fairlife has announced plans to increase overall production capabilities with the construction of a 300,000-square-foot production and distribution facility in Goodyear, Ariz. fairlife currently produces multiple varieties of dairy-based beverages at its production plant in Coopersville, Mich., and distributes the beverages to retailers in the United States and Canada.

The new $200+ million facility, which is slated to begin operation in the second half of 2020, will house production lines that will play a key role in meeting the growing demand for fairlife. Working with the United Dairymen of Arizona to source milk from numerous dairy farmers in Goodyear, the new fairlife plant will enable increased production of all fairlife products.

Press release

CP Kelco to construct innovation center in Atlanta
CP Kelco, a global producer of nature-based ingredient solutions, has announced plans to build an innovation center in Atlanta to serve global customers. The new center, which is slated to open in third quarter 2020, will reflect CP Kelco’s technical expertise and will enhance collaboration and development with customers, partners, and industry thought leaders.

“The decision to establish a world-class, state-of-the-art innovation center in Atlanta reinforces our dedication to customer experience and to continually growing our innovation capabilities to meet the needs of the global marketplace,” said Didier Viala, president of CP Kelco. “This is an exciting step in our ongoing journey to build our business, deliver value to customers, and strengthen our culture for employees.”

Press release

IFT Regulatory News

States sue Trump administration over school nutrition rollbacks
A coalition of U.S. state attorneys general is suing the Trump administration for weakening the federal nutrition standards for school meals that are fed to about 30 million children across the country. The coalition contends that the U.S. Department of Agriculture’s (USDA) rollback of sodium limits and whole grain requirements for school meals lacks legally-mandated scientific basis, and, in further violation of law, was adopted without public notice and opportunity to comment.

“Over a million children in New York—especially those in low-income communities and communities of color—depend on the meals served daily by their schools to be healthy, nutritious, and prepare them for learning,” said New York Attorney General Letitia James in a statement announcing the lawsuit. Joining James in the lawsuit are the attorneys general of California, the District of Columbia, Illinois, Minnesota, New Mexico, and Vermont.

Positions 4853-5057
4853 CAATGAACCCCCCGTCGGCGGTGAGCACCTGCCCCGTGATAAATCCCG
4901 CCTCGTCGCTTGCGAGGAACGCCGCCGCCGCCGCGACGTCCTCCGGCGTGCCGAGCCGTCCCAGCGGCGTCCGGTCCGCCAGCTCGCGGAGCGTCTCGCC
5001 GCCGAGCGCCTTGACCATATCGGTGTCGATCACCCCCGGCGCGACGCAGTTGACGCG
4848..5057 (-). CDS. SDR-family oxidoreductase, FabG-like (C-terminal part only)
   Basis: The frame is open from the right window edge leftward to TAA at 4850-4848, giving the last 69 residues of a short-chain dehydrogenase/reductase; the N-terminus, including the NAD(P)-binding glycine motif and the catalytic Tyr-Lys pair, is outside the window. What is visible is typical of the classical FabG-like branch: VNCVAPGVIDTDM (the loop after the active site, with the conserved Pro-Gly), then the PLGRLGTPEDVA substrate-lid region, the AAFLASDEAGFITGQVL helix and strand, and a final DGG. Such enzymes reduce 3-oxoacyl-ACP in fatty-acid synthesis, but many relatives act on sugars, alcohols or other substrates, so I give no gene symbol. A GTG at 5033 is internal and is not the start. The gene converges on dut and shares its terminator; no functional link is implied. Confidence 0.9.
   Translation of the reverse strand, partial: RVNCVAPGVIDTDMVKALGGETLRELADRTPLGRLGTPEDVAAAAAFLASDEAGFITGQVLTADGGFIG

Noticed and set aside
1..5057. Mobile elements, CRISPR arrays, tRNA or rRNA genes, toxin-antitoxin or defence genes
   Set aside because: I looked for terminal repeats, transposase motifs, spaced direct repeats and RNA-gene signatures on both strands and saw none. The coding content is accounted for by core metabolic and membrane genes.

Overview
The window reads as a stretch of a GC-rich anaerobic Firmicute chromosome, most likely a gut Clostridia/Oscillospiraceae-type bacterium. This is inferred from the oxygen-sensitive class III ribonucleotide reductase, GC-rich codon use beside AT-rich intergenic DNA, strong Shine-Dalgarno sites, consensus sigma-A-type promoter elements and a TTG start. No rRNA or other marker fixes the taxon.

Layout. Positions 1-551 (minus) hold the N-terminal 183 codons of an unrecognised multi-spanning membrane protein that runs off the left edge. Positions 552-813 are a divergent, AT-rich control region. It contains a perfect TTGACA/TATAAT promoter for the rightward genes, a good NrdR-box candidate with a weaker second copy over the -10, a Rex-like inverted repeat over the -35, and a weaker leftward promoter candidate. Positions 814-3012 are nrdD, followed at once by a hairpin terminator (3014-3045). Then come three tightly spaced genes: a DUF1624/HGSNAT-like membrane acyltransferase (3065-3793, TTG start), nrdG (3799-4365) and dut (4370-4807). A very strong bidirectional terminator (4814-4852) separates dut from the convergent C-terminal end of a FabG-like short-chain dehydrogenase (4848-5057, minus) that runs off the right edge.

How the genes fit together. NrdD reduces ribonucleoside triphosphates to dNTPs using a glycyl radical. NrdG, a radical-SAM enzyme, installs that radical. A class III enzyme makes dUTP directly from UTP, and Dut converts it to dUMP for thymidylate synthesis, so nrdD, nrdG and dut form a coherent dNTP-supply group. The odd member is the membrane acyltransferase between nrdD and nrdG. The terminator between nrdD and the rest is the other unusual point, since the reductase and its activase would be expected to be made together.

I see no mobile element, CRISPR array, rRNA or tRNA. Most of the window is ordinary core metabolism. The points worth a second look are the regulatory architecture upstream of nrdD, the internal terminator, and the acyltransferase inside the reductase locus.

Last year, the Trump administration gave school lunch administrators more flexibility in serving up refined grains, including white breads, biscuits, and white pastas. The USDA also issued a rule that eliminated the final maximum sodium target and delaying by five years the second intermediate maximum sodium target that had been set for the 2019–2020 school year.

“The Trump Administration has undermined key health benefits for our children—standards for salt and whole grains in school meals—with deliberate disregard for science, expert opinion, and the law,” wrote James.

The School Nutrition Association (SNA), however, supports the December 2018 final rule on school meal flexibilities, which, it claims, aligns with the Institute of Medicine’s (IOM) scientific recommendations for updating school meal nutrition standards. Representing 58,000 school nutrition professionals, the SNA “commends USDA’s final rule protecting limits on calories and unhealthy fat, which ensure school meals do not contribute to obesity.”

“SNA appreciates USDA’s efforts to preserve strong standards to benefit students while addressing long-standing challenges to ensure they choose and consume healthy school meals,” said SNA President Gay Anderson in response to the lawsuit.

The lawsuit was filed in the U.S. District Court for the Southern District of New York.

Lawsuit (pdf)

Letitia James statement

SNA statement

USDA updates fact sheet on food product dating to reduce food waste
The U.S. Department of Agriculture (USDA) estimates that approximately 30% of the U.S. food supply is wasted. To help combat this issue, the USDA’s Food Safety and Inspection Service (FSIS) has published an updated fact sheet on food product dating that is aimed at reducing food waste by encouraging food manufacturers and retailers to use a “Best if Used By” date label.

The changes to the fact sheet include updating a hyperlink to FSIS’ fact sheet on shelf-stable products and adding “Freeze By” to the list of commonly used phrases used on labels to describe quality dates. These changes stem from FSIS requesting comments in 2016 to a previous version of the fact sheet.

The updated fact sheet also builds on other changes that FSIS has made to facilitate food donation and reduce waste. FSIS issued Directive 7020.1 to make it easier for companies to donate products that may be misbranded or economically adulterated but are still deemed to be safe and wholesome to eat. FSIS also worked with Cornell University and the Food Marketing Institute to develop the FoodKeeper App, which helps consumers understand food and beverage storage, proper cooking temperatures, and how to maximize the freshness and quality of items.

Fact sheet

CDC investigates E. coli outbreak in several states